I'm writing a program which expects a number of lat/long points, and I convert them internally to UTM in order to do some calculations in metres.

The range of the lat/long points themselves is quite small -- about 200m x 200m. They can be relied on almost always to be within a single UTM zone (unless you get unlucky and are across the border of a zone).

However, the zone that the lat/longs are in is unrestricted. One day the program might be run for people in Australia (and oh, how many zones does even a single state lie across, and how much pain has that caused me already...), and another day for people in Mexico.

My question is -- is there a way to determine which zone a particular long/lat is in so that it may be fed into a conversion library (I currently use proj4 and also the R package rgdal).

My language is R, but the answer doesn't have to be -- maybe it's just a simple calculation, or maybe I can embed a system call to the proj exectuable.


| improve this question | | | | |

Edit: For (non-R) code that works for all non-polar areas on earth, see here or here.

Unless you are dealing with data from a couple of exceptional areas (Svalbard and parts of Norway), this is a simple enough calculation that you might as well just do it yourself in R. Here is Wikipedia's description of how longitude relates to UTM Zone number:

The UTM system divides the surface of Earth between 80°S and 84°N latitude into 60 zones, each 6° of longitude in width. Zone 1 covers longitude 180° to 174° W; zone numbering increases eastward to zone 60 that covers longitude 174 to 180 East.

So, assuming that in your data longitudes to the west of the Prime Meridian are encoded as running from -180 to 0 degrees, here's an R-code version of the above:

long2UTM <- function(long) {
    (floor((long + 180)/6) %% 60) + 1

# Trying it out for San Francisco, clearly in UTM Zone 10 
# in the figure in the Wikipedia article linked above
SFlong <- -122.4192
# [1] 10

That expression could obviously be simplified a bit, but I think in this form the logic underlying its construction is most clear. The %% 60 bit is in there just in case some of your longitudes are greater than 180 or less than -180.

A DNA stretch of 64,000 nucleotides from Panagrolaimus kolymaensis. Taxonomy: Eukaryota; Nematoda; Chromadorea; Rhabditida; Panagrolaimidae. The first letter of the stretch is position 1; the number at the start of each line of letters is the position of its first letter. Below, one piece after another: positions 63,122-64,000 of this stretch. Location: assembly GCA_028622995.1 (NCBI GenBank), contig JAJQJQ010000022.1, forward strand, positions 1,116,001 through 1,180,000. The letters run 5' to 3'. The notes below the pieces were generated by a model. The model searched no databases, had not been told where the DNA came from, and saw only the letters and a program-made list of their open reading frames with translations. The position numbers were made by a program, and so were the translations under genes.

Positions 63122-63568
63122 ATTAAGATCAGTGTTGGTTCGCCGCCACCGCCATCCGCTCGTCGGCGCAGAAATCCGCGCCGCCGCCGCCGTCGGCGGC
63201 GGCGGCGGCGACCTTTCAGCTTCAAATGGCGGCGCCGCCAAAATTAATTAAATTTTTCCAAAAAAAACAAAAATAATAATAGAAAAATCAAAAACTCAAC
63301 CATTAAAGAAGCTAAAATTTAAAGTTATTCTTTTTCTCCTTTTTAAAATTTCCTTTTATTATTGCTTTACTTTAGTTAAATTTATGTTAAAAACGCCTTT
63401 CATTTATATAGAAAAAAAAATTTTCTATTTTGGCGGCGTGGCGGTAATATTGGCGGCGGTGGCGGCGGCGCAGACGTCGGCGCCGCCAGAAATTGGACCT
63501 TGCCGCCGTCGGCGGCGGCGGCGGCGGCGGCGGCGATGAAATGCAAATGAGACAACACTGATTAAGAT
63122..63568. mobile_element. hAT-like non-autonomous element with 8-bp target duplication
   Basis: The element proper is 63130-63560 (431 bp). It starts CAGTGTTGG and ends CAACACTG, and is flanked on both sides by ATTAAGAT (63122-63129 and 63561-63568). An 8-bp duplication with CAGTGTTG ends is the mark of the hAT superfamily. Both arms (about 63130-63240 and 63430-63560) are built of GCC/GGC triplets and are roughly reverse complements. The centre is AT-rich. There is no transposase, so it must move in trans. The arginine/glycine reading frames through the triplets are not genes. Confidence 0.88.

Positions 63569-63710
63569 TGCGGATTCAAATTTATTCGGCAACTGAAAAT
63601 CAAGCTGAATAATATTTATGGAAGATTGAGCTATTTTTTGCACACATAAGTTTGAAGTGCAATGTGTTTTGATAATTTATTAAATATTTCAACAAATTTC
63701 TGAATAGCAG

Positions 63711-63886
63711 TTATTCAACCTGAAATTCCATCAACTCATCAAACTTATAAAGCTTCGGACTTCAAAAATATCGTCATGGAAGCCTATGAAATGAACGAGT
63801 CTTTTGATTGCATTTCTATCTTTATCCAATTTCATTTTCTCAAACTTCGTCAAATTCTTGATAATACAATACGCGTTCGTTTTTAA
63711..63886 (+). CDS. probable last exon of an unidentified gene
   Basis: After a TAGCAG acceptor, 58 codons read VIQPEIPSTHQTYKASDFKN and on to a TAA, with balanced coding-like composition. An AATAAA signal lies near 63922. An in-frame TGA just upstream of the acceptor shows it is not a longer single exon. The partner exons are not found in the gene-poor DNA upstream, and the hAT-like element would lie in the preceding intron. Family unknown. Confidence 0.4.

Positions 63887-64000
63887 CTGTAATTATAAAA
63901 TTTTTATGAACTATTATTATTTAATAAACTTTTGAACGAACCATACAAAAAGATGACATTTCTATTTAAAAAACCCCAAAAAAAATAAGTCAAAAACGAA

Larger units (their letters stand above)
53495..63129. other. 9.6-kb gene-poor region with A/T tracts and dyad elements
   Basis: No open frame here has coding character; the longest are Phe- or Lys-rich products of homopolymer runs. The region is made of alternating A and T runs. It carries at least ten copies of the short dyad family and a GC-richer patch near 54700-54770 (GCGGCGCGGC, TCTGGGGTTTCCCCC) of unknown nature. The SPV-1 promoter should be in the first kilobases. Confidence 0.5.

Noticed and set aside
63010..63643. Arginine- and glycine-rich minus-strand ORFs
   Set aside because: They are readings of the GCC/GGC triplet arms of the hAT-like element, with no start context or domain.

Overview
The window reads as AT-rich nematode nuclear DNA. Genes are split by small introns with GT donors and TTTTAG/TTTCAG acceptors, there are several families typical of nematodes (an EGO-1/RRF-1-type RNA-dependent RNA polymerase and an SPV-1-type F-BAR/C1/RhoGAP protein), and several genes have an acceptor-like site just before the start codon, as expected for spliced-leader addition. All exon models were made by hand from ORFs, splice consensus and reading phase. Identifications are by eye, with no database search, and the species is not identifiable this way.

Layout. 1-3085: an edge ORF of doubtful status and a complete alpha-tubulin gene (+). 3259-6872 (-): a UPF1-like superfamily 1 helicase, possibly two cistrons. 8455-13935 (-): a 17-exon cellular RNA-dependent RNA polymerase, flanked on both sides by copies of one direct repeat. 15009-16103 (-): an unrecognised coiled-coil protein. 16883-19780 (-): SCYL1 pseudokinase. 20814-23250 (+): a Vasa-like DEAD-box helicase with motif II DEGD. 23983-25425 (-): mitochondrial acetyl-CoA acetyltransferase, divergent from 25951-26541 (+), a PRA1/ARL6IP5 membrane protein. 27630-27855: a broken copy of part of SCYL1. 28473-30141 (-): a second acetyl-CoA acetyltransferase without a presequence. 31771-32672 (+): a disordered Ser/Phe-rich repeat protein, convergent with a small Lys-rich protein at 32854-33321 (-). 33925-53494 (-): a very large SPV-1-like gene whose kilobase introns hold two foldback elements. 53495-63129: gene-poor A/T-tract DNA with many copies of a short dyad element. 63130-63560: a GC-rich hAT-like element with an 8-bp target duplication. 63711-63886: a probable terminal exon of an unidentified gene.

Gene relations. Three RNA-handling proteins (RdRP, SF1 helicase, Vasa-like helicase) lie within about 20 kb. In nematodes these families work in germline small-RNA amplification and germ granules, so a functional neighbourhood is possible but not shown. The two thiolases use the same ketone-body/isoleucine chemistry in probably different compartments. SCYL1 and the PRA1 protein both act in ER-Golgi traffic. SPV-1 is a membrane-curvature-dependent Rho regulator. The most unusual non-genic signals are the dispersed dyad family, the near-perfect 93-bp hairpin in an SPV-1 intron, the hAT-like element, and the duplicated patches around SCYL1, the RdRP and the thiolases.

| improve this answer | | | | |
  • Aha, this was the calculation I was after - I spend ages googling "how to calculate UTM zone from latitude/longitude" and didn't even think to check Wiki. cheers! – mathematical.coffee Feb 8 '12 at 7:04
  • Yeah, I went through just the same process not too long ago. Glad to be of assistance. By the way, if you'll be doing much with spatial data, the R-sig-geo list serve is invaluable. I recently asked a question there, and got near immediate assistance from Roger Bivand himself, who gave me an answer that nobody but he and a few R-core members could have provided. Cheers! – Josh O'Brien Feb 8 '12 at 7:09
  • @ToolmakerSteve -- Thanks for the suggested correction (which was incorrectly rejected by the 3 of 5 SO editors who reviewed it). – Josh O'Brien Jan 28 '13 at 6:21
  • @JoshO'Brien The formula is to simple: it does not work for the both UTM Zone Exceptions in Norway and Svalbard – AlexWien Mar 18 '13 at 1:17
  • @AlexWien -- Thanks for pointing that out! I've edited to make note of those exceptions. Since you're 'around', would you mind taking a quick look at this recent question of mine, and letting me know if you have any advice? – Josh O'Brien Mar 18 '13 at 2:08

I don't know r-code but I suppose this PL/SQL code can help you with the exceptions:

   UTMZone := Trunc((lon - Zone0WestMeridian) / d);
    --Special Cases for Norway & Svalbard
    WHEN (lat > 55) AND (UTMZone = 31) AND (lat < 64) AND (lon >  2) THEN UTMZone := 32;
    WHEN (lat > 71) AND (UTMZone = 32) AND (lon <  9) THEN UTMZone := 31;
    WHEN (lat > 71) AND (UTMZone = 32) AND (lon >  8) THEN UTMZone := 33;
    WHEN (lat > 71) AND (UTMZone = 34) AND (lon < 21) THEN UTMZone := 33;
    WHEN (lat > 71) AND (UTMZone = 34) AND (lon > 20) THEN UTMZone := 35; 
    WHEN (lat > 71) AND (UTMZone = 36) AND (lon < 33) THEN UTMZone := 35;
    WHEN (lat > 71) AND (UTMZone = 36) AND (lon > 32) THEN UTMZone := 37;
    ELSE UTMZone := UTMZone;  
| improve this answer | | | | |

Your Answer

By clicking “Post Your Answer”, you agree to our terms of service, privacy policy and cookie policy

Not the answer you're looking for? Browse other questions tagged or ask your own question.